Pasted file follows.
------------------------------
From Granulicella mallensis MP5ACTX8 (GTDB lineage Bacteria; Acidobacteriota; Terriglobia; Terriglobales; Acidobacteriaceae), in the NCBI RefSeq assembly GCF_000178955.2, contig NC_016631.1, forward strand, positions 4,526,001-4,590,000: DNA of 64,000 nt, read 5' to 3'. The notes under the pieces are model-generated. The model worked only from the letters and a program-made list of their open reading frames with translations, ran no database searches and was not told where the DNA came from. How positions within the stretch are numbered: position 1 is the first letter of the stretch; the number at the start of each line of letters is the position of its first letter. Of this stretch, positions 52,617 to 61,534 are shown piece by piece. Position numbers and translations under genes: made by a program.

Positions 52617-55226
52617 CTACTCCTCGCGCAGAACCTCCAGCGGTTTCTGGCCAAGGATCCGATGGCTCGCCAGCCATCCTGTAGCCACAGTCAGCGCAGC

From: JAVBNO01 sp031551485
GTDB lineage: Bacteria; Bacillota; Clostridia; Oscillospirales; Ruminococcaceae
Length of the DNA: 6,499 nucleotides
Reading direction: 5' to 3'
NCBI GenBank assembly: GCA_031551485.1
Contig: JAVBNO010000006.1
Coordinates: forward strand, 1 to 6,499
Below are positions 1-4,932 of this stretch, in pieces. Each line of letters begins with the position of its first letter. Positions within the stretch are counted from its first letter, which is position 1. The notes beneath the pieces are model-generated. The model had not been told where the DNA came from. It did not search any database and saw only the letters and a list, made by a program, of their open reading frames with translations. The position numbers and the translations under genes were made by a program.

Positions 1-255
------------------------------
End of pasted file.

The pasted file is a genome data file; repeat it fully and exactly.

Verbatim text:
From Granulicella mallensis MP5ACTX8 (GTDB lineage Bacteria; Acidobacteriota; Terriglobia; Terriglobales; Acidobacteriaceae), in the NCBI RefSeq assembly GCF_000178955.2, contig NC_016631.1, forward strand, positions 4,526,001-4,590,000: DNA of 64,000 nt, read 5' to 3'. The notes under the pieces are model-generated. The model worked only from the letters and a program-made list of their open reading frames with translations, ran no database searches and was not told where the DNA came from. How positions within the stretch are numbered: position 1 is the first letter of the stretch; the number at the start of each line of letters is the position of its first letter. Of this stretch, positions 52,617 to 61,534 are shown piece by piece. Position numbers and translations under genes: made by a program.

Positions 52617-55226
52617 CTACTCCTCGCGCAGAACCTCCAGCGGTTTCTGGCCAAGGATCCGATGGCTCGCCAGCCATCCTGTAGCCACAGTCAGCGCAGC

From: JAVBNO01 sp031551485
GTDB lineage: Bacteria; Bacillota; Clostridia; Oscillospirales; Ruminococcaceae
Length of the DNA: 6,499 nucleotides
Reading direction: 5' to 3'
NCBI GenBank assembly: GCA_031551485.1
Contig: JAVBNO010000006.1
Coordinates: forward strand, 1 to 6,499
Below are positions 1-4,932 of this stretch, in pieces. Each line of letters begins with the position of its first letter. Positions within the stretch are counted from its first letter, which is position 1. The notes beneath the pieces are model-generated. The model had not been told where the DNA came from. It did not search any database and saw only the letters and a list, made by a program, of their open reading frames with translations. The position numbers and the translations under genes were made by a program.

Positions 1-255